When reading the ID card bill I am constantly struck by its minatory tone - the threats of fines and the general contempt for the average citizen. There's a reason for this. Rather than being something that is designed to help us, the card and the register are, in fact, tools of government control and surveillance. Over and above the information you have supplied at enrolment (please note the voluntary connotations of the word enrolment ) your file on the NIR will build an entire picture of your life - your hospital visits, your children's schools, your driving record, your criminal record, your finances, insurance policies, your credit-card applications, your mortgage, your phone accounts (and, one presumes your phone records), and your internet service providers.

Every time you get a library card, make a hire-purchase agreement, apply for a fishing or gun licence, buy a piece of property, withdraw a fairly small amount of your money from your bank, take a prescription to your chemist, apply for a resident's parking permit, buy a plane ticket, or pay for your car to be unclamped you will be required to swipe your card and the database will silently record the transaction. There will be almost no part of your life that the state will not be able to inspect. And it will be able to use the database to draw very precise conclusions about the sort of person you are - your spending habits, your ethnicity, your religion, your political leanings, your health and even perhaps your sexual preferences. Little wonder that MI5 desired - and was granted - free access to the database. Little wonder that the police, customs and tax authorities welcome the database as a magnificent aid to investigation.

But know this: from the moment the database goes live, we will become subjects not citizens and each one of us will be diminished in relation to the state's power.

Something enormous and revolutionary is about to happen to us. We are giving the most precious part of ourselves to the government, allowing it complete freedom to roam through our privacy. And it's not just to this government, but to the governments of the future, the nature of which we cannot possibly know. And it's not just our privacy - it is the rights and privacy of future generations. While we are comfortable about handing this information over to the state, the citizens of the future may feel strongly about our complacency and our faith in the British government. We have a duty to those people, just as all the people who fought for the rights we enjoy today felt a sense of obligation to us.

The prime minister asks us to trust him and implies that abuse of a database would be unthinkable in Britain. But after the lies before the invasion of Iraq, the revelations of the Hutton inquiry and the evidence about rendition flights using British airspace I would suggest that we treat these sorts of assurances and appeals with the utmost suspicion.

Remember this government's attack on liberty. Remember what we have already lost - the campaign that has diminished defendants rights, introduced punishment without a court deciding that the law has been broken, restricted protest and speech and even assembly. Blair is unabashed about his record and has taken to describing civil liberties as a privilege that may be removed from someone the moment they become a suspect or a defendant.

I am afraid I do not trust the government's motives - nor do I trust its competence. The past decade is littered with failed government IT projects - the Child Support Agency, the immigration records, the working tax credit database, the farmers' single payment scheme are a few that come to mind. This is to say nothing of its record on security. The NIR will literally have thousands of entry points where the information on your file can be accessed.

One of the worst failures of a government database came to light a few weeks ago when the Home Office admitted that the Criminal Records Office had wrongly identified 2,700 people as having criminal records. I cannot think of a clearer case of defamation and it is surprising there is not some kind of class action against the Home Office. Not only were these people's reputations seriously damaged, many were turned down for jobs as a result of the CRO's mistake and can therefore argue for a serious loss of earnings. But the Home Office did not even apologise. It is exactly the arrogance that I fear will come to characterise all government dealings with the person in the street once this database is operational.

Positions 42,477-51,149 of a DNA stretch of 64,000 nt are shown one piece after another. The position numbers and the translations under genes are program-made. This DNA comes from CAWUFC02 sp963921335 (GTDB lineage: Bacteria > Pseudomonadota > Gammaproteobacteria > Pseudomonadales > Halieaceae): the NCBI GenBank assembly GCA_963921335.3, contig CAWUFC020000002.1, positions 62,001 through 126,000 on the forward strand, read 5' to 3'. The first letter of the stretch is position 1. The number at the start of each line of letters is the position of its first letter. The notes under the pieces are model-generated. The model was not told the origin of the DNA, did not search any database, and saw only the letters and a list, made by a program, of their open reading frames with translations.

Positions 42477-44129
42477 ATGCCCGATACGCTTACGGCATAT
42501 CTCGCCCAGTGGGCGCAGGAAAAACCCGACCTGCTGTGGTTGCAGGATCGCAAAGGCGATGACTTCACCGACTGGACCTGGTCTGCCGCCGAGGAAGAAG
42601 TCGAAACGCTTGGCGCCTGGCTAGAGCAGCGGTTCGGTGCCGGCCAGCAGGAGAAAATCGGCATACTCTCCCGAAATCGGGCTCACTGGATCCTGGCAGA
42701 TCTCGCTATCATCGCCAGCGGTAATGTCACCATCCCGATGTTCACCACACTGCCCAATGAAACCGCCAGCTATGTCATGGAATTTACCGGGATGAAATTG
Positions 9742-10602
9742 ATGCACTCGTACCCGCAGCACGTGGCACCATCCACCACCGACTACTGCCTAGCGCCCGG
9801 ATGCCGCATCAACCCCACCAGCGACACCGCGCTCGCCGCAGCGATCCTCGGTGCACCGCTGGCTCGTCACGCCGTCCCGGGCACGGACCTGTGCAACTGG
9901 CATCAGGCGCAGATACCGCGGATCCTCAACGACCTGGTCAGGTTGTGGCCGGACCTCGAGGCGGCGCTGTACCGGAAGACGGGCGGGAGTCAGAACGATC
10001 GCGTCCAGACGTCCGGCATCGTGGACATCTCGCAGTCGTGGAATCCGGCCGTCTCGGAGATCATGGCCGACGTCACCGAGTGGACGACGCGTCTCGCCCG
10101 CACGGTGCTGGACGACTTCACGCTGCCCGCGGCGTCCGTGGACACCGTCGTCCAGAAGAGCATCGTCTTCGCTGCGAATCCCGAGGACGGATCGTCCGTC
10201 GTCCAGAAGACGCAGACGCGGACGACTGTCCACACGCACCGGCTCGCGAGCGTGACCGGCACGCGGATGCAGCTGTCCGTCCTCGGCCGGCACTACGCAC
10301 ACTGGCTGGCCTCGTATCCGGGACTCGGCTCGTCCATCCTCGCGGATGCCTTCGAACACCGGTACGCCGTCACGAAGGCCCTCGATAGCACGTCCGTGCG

As I said, I am instinctively - genetically, as I put it - opposed to ID cards and the Identity Register. I am also politically opposed because as the government database grows, I believe there will be a commensurate lessening in the state's respect for each one of us. We will be reduced to the great mass of classified specimens, pinned down and itemised like dead butterflies in a showcase. Because of the power it possesses over us, I believe the government will gradually become less accountable and less responsive to the needs and wishes of the people. Whereas once politicians were our servants, they will become our masters and we their slaves.

I have philosophical objections, too. In a free country I believe that every human being has the right to define him or herself independently and without reference to the government of the time. This, I believe, is particularly important in a multicultural society such as ours. The ID card and NIR require and will bring about a kind of psychological conformity, which is utterly at odds with a culture that has thrived on individualism, defiance and the freedom to go your own way.

And it will remove the right of those who for whatever reason wish to withdraw from the cares of the world and the influence of society, to resort to the consolations of solitude and privacy without inspection from a centralised authority. Privacy, anonymity and solitude are rights, and we are about to lose them for ever.

People say that everything about you is known already. Someone has calculated that each of us appears on up to 700 databases. But the real point is that everything that is known about you will become linked up on the NIR. The register will take on a life of its own, for once you set up a system like this it becomes ineluctably compelled to find out more and more about you. That will be its hardwired purpose.

Imagine handing over the keys to your home when you are out at work to allow some faceless bureaucrat to rifle through your desk and drawers, your photograph albums and children's school reports, your bills and love letters. That is the kind of access they are going to have, and it is going to grow as time goes by and we become accustomed to this unseen presence in our lives.

Well, it's not for me. I cannot do it. I will not do it, and I hope you won't either.